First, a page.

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Long Tail of Influence for Drummers

Article by Sean Mitchell // September 03 2014
Long Tail of Influence for Drummers

When you listen to the likes of Bonham, Gadd and Weckl, you are also listening to the influences that shaped these players and their style. While it is great to have groove and chops, your signature—that is, your unique voice—must shine though in order for you to fully tap into the drummer that is authentically you. Guitarists' gurus are a little more obvious than drummers. For example, it is not hard to hear the influence of Jimi Hendrix in Stevie Ray Vaughn, nor is hard to hear SRV in John Mayer. Similarly for vocalists, it is easier to pick out the tones and notes that shaped a singer's style. When you listen to Steve Perry of Journey, for example, you are going to hear Sam Cooke.

Now for us drummer folk, our influences tend to be a little more subtle because we don't have the luxury of melody—but they are most definitely there. Listen to anything Liberty DeVitto has done and you will hear Ringo Starr's simplicity and his ability to serve a song. You will also hear (and see) the intensity of Gene Krupa as well as Krupa's unorthodox approach to a song.

The first thing that happens when we discover these drummers that we love so much is that we inevitably emulate them. We copy their grooves, their fills, and maybe we even set up our kit like them and play the same brands as they do. This is the first step in becoming you and honing your sound. Without influence, we cannot have substance.

Next up is the important step and the step that separates the drummer from the clone. After months or years of eating, sleeping and breathing your hero's style, there will come a time that you realize you cannot make yourself sound like anyone. This is your sign that you are ready to assimilate everything you have learned from that drummer and move on to the third and final step.

The last step in this process is not entirely difficult, but it will take you the rest of your life. Once you know where you have been, only then will you know where you want to go and who you want to be in getting there. Keep in mind as you look back on the road travelled, as far as you have come, when you look forward you have at least that far to go still. This is the beauty of it all. This is you in all your glory originating yourself and expressing yourself through this vehicle we call music. There are no hard and fast rules in this step. No amount of drum lessons are going to assist you in finding you. The answers lie inside; they are there in everything you are—your family, your interests outside of music, the things that bring you joy, your children, musicians, your style of clothing, etc. This is the dawn of the Age of (insert your name here), and it is a great place to be. You are past the beginner phase, you have released any desire to impress or otherwise feed your ego, and you are ready to start influencing the drummers that will come after you.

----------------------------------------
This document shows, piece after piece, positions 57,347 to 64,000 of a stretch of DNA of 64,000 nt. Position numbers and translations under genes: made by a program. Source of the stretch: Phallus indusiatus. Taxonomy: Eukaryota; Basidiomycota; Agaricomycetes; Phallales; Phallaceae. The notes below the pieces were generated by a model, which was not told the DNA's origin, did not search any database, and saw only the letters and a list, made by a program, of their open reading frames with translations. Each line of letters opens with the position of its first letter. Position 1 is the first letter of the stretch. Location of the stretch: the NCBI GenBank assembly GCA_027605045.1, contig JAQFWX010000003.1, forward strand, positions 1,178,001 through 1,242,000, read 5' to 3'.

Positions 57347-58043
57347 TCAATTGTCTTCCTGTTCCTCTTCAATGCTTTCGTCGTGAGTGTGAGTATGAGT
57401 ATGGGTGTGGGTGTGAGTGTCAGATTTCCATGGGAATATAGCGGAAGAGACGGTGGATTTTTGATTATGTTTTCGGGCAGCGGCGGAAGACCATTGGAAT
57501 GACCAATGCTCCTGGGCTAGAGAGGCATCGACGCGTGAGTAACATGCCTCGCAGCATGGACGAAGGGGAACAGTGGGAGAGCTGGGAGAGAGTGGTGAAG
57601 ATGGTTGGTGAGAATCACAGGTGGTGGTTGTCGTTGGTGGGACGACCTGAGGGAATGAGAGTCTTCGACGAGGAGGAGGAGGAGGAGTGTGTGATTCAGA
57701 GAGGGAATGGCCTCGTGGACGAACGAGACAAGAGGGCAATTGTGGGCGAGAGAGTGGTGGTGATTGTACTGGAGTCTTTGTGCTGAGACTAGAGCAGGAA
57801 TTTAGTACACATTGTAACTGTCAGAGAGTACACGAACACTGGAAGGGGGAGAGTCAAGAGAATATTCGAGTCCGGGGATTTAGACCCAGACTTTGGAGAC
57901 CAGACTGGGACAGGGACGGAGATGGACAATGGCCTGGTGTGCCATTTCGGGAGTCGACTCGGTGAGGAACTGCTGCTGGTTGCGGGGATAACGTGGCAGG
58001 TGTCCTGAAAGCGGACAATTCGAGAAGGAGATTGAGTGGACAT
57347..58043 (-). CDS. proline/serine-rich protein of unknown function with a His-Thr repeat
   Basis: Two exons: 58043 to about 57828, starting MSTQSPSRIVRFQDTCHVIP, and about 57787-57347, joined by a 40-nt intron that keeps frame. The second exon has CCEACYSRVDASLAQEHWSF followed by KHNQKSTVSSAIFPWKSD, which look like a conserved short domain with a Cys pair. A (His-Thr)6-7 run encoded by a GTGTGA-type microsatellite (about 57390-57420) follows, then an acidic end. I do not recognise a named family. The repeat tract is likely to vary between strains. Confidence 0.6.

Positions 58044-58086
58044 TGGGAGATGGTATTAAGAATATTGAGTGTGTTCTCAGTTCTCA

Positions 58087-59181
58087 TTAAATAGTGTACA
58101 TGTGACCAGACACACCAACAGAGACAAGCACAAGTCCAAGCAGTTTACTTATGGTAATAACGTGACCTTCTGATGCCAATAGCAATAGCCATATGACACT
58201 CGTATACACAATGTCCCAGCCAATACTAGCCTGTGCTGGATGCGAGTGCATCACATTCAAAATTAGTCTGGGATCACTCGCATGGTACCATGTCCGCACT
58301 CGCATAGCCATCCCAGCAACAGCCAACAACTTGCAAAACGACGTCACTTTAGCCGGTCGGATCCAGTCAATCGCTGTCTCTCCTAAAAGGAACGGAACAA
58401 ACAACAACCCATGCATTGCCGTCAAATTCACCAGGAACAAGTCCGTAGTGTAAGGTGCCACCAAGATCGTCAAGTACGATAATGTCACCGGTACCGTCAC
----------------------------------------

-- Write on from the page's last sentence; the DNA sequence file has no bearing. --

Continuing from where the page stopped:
Here is a long tail on one of my biggest influences, John Bonham. The italics are Bonham's influences and the bullet points list the influences of Bonham's heroes. There are hours and hours of listening here if you follow the tails. This is a great exercise if you want to further develop your style and understand where your gurus came from. Bon voyage!


Elvin Jones

• Max Roach
• Philly Joe Jones
• Roy Haynes
• Kenny Clarke

Papa Jo Jones

• Manzie Campbell
• Baby Dodds
• Alvin Burroughs
• A.G. Godley
• Pete The Tapper (Pete Nugent)- tap dancer
• Eddie Rector- tap dancer
• Baby Laurence- tap dancer
• Bill "Bojangles" Robinson- tap dancer

Max Roach

• Big Sid Catlett
• Chick Webb
• Cozy Cole
• Fletcher Henderson
• Jimmie Luceford
• Duke Ellington

Joe Morello

• Dave Tough
• Don Lamond
• Gene Krupa
• Louis Bellson
• Buddy Rich

Earl Palmer

• Big Sid Catlett
• Chick Webb
• Connie Kay
• Cozy Cole
• Papa Jo Jones

Bernard Purdie

• Leonard Heywood
• Papa Jo Jones
• Buddy Rich
• Gene Krupa
• Joe Marshall
• Art Blakey

If you like this article here are a couple more you might enjoy: Pedal Evolution, Drumming and Showmanship

Photo credit: Geo H Way Drum Co. - http://www.waydrums.com/



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About the Author
Sean Mitchell

Sean Mitchell has been an active participant in the drumming industry for over 20 years. He has studied under Crash Test Dummies drummer Mitch Dorge and Drumming's Global Ambassador Dom Famularo. Sean is also a songwriter and regularly performs with his wife (and singer) Jill Mitchell. Sean proudly endorses Aquarian Drumheads.

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